June 2, 2020

Leave your seat, leave your sin (part 1)

“Leave Your Seat. Leave Your Sin”
How the public invitation has corrupted evangelical Christianity
Part 1: A view from the aisle seat.
by Michael Spencer

Our state Baptist newspaper arrived this morning, with a familiar picture dominating the front page. An evangelist- in this instance Rick Gage- is standing on a stage with hundreds of people- mostly teenagers- at his feet. They have responded to the public invitation given moments before at the conclusion of Gage’s message. I’ve had Gage in my chapel, and know that he is a zealous, sincere, powerful and persuasive speaker. At the bottom of the picture is a summary of Gage’s invitation to those who heard his message.

“Leave your seat. Leave your sin. Come to the cross.”

Those who know me know that I am not bashful in my opposition to the use of the public invitation in worship or as an evangelistic tool. In my ministry as a campus minister, I am not required to use the invitation, and in the majority of sermons that I preach I do not use an “altar call.” In those services where I am expected to use one, I either find a way to avoid it or I probably offer the most modest, low profile public invitation in history. I will talk the ears off of anyone who engages me about my feelings about the appropriateness of the invitation, as my friends in the Boar’s Head Tavern know all too well. I have been told subtly and none-too-subtly that this is no hill to die on, but I am not deterred. I plan to keep kicking at this wall till I make a dent in it.

My qualifications to speak on this subject are solid. I grew up in an atmosphere where intense, pleading, manipulative invitations were considered the heart and soul of religion. Sure, preachers were expected to know how to be fishers of men, but they were also expected to know all the ways to get the fish into the boat. I watched some classic practitioners of the art of Southern Baptist invitationalism, and I accepted the Biblical endorsement of all I saw on the reputation of people I trusted as elders in the faith. I had no doubt that at the end of the sermon on the mount, Jesus offered an invitation and they sang ten verses of “Just As I Am.”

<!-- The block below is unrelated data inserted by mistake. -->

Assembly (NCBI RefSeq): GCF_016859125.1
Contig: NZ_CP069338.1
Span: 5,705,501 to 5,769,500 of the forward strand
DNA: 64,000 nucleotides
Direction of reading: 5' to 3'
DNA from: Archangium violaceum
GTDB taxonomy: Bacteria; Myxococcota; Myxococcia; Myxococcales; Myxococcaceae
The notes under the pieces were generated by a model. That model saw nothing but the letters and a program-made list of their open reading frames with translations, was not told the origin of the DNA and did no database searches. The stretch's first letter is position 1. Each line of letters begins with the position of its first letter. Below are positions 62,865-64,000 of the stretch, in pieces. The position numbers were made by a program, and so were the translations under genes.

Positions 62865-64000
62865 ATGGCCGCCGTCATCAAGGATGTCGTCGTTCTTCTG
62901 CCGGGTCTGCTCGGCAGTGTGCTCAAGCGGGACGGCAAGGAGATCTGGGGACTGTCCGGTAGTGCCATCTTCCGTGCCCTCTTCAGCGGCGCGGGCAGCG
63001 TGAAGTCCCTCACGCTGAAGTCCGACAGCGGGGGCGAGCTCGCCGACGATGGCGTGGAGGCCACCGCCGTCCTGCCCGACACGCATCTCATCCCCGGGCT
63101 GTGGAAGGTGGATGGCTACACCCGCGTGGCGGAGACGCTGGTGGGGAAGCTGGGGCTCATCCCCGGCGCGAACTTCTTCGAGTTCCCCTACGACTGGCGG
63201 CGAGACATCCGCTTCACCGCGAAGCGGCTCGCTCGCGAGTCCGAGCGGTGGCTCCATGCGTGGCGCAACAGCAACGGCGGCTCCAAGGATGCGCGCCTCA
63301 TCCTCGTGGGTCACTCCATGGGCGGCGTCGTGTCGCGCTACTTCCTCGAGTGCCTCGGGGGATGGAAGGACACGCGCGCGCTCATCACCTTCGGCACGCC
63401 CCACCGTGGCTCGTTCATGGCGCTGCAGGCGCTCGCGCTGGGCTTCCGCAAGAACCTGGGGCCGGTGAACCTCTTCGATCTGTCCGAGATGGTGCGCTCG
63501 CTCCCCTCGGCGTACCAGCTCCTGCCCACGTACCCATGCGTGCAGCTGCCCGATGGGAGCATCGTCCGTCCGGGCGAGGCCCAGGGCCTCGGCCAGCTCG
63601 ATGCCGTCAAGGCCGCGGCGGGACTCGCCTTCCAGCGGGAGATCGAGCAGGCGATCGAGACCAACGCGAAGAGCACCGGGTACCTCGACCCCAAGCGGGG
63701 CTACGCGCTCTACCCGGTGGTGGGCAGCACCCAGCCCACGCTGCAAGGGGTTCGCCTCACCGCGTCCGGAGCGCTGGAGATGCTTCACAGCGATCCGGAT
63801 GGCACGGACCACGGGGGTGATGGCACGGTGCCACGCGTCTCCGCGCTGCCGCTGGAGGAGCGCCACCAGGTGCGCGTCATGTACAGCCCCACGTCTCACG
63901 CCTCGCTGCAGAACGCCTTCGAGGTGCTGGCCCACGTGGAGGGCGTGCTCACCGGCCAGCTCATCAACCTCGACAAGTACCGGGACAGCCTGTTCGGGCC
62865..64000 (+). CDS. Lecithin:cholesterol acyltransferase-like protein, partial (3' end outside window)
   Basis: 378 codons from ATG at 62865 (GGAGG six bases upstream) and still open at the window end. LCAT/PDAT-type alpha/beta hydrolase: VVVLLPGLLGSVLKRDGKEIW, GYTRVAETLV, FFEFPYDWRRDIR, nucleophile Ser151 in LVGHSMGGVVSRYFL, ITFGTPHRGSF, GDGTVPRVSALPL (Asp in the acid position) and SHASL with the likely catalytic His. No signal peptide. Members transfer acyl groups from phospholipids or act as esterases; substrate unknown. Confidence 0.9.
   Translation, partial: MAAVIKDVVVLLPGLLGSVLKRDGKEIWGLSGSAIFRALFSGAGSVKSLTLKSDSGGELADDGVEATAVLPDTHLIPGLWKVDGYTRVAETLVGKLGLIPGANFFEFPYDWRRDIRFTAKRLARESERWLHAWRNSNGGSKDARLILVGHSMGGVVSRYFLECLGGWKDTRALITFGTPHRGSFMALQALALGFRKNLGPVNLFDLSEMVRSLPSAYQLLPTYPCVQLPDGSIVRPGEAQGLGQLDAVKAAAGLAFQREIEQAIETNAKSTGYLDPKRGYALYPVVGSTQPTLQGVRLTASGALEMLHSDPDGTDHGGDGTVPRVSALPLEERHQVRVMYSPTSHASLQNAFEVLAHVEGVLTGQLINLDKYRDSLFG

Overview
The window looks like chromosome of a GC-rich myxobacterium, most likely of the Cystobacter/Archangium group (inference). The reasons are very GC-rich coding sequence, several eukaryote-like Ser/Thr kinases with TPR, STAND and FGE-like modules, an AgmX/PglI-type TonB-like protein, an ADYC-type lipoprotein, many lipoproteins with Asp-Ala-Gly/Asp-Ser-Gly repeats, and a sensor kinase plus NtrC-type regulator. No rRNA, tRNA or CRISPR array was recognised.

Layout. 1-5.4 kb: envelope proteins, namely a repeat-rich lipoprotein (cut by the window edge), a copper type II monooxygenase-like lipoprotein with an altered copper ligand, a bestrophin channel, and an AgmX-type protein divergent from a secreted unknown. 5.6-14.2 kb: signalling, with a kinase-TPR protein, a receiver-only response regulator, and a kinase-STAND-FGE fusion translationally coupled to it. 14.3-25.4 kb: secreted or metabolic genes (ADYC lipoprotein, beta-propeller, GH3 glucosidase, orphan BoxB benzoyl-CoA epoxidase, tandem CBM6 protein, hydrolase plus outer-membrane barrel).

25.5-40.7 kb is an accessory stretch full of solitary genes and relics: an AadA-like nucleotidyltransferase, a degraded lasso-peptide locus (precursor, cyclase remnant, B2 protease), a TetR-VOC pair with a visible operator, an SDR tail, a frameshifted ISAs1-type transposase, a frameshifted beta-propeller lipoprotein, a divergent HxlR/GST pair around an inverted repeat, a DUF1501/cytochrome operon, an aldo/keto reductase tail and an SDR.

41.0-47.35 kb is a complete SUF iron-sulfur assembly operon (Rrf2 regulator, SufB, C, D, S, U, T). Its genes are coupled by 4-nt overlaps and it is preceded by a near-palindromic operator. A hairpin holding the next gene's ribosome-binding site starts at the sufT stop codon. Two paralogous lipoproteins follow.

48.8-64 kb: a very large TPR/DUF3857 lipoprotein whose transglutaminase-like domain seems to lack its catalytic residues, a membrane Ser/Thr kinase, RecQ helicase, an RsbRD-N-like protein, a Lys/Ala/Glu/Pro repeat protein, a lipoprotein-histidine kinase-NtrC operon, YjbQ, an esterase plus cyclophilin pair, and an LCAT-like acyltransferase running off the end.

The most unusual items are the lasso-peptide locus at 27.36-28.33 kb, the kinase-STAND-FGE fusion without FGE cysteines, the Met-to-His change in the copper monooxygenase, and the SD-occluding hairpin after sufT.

During twenty-six years of youth ministry, I have seen the public invitation from another angle: its effect on young people and their faith journeys. I have seen the invitation used at youth camps, concerts, youth revivals, evangelistic crusades, worship services and dozens of other settings where the goal was to get young people to profess their commitment to Jesus Christ. In the vast majority of these settings, the invitation was straight-forward and Gospel based. of course, I’ve seen the other side of that coin as well.

I made my own profession of faith in an invitational context, as did my wife and children. I have preached the Gospel, offered invitations to come forward and seen people make their own professions of faith in Christ in response. Nearly every evangelical Christian I know responded to an altar call somewhere at the outset of their faith journey. People I respect greatly use the invitation today. Many of those who preach to my congregation of students and adults use the invitation. Just two days ago an 83 year-old local pastor offered an old-fashioned gospel invitation in my chapel, and several young people responded. He is as saintly and as sincere a soul-winner as I have ever seen. Do not take my critique as an expression of disrespect.